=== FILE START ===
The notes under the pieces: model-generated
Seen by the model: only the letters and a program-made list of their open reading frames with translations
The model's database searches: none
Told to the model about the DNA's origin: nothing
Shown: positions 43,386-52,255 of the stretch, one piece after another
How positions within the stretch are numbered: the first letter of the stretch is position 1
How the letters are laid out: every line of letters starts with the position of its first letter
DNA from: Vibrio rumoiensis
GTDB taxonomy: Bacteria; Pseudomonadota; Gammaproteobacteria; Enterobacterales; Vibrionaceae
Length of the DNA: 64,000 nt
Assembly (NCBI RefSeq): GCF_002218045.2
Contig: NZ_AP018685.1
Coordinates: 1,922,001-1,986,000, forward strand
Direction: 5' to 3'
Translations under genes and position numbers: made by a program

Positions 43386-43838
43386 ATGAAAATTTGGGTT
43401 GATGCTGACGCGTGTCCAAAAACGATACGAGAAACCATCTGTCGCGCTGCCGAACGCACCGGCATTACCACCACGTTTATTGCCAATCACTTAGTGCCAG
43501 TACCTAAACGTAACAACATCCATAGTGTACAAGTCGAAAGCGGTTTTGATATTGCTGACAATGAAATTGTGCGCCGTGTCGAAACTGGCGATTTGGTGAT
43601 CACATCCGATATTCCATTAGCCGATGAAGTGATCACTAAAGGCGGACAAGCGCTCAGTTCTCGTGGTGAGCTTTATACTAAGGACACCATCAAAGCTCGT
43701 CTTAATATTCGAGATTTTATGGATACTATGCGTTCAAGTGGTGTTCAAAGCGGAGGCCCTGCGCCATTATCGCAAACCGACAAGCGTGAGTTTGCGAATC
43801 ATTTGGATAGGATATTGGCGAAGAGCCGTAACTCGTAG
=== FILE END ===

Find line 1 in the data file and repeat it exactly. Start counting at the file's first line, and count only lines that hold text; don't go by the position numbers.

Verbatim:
The notes under the pieces: model-generated